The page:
The Bahama Swallow (Tachycineta cyaneoviridis) is a swallow endemic to the Bahamas.
This glossy Tachycineta swallow has a green head and back, blue upper wings, a black tail and wingtips, and a white belly and chin.
Range and habitat
This swallow is found in eastern Cuba and throughout the Bahamas, but only breeds in pine forests on four islands in the northern Bahamas; Andros, Grand Bahama, Abaco, and New Providence. It disperses to the southeastern USA out of breeding season, i.e. throughout the summer months. It is also an occasional vagrant to the southerly Americas.
T. cyaneoviridis is primarily a bird of dry forest. They are somewhat capable of adapting to urban habitat. Although they do not breed in marshland and fields, they need such habitat to forage; like all swallows they feed on flying insects.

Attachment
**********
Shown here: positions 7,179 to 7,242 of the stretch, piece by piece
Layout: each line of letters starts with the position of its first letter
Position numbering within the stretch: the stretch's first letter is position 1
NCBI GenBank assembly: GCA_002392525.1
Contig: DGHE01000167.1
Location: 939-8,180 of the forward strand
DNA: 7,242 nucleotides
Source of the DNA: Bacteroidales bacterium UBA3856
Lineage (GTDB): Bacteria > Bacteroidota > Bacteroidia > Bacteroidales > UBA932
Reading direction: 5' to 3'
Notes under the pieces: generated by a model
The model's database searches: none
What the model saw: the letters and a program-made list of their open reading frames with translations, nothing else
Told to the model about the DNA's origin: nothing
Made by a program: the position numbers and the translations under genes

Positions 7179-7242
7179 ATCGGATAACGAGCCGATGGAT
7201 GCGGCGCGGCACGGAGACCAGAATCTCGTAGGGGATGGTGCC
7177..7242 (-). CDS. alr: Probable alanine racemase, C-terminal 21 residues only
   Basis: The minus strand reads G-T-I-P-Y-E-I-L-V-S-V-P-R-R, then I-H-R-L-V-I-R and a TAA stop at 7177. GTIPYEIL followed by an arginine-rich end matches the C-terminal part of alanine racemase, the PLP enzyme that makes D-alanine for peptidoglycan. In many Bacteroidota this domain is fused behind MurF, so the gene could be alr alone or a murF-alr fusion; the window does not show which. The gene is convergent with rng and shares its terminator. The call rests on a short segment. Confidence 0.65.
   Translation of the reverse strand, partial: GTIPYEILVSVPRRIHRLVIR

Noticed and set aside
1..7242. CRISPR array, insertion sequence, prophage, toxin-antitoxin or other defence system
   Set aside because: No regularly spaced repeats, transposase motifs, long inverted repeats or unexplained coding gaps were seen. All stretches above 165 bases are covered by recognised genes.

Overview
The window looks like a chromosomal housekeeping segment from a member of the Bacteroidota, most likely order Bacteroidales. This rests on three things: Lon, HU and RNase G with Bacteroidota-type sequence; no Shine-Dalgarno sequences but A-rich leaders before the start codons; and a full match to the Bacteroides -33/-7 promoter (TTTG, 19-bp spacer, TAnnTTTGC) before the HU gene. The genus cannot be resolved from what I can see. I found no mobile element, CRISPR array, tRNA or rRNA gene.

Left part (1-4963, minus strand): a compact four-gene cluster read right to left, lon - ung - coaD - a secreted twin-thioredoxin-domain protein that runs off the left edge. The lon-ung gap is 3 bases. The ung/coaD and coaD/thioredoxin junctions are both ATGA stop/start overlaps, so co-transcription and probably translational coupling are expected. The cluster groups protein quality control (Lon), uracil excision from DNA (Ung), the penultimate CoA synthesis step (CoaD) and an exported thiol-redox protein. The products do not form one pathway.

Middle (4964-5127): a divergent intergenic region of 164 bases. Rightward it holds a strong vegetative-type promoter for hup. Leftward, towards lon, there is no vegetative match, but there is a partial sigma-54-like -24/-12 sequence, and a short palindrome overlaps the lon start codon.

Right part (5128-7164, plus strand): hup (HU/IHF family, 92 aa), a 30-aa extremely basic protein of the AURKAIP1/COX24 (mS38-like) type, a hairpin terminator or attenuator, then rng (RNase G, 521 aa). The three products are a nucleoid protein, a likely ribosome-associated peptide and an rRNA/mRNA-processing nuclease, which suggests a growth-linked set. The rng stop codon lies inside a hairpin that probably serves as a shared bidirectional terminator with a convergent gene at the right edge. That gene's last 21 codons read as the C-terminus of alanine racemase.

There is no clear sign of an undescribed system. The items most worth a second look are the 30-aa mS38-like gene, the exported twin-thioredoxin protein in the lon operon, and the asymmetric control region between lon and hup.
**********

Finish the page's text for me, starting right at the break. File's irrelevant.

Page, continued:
Bahama Swallows nest in old woodpecker holes in Caribbean pines (Pinus caribaea), using pine needles, she-oak twigs, and grass to make the nest, and they line it with feathers from other passerines. They typically have three eggs. Incubation is 15 days and the fledging period is roughly 22 days.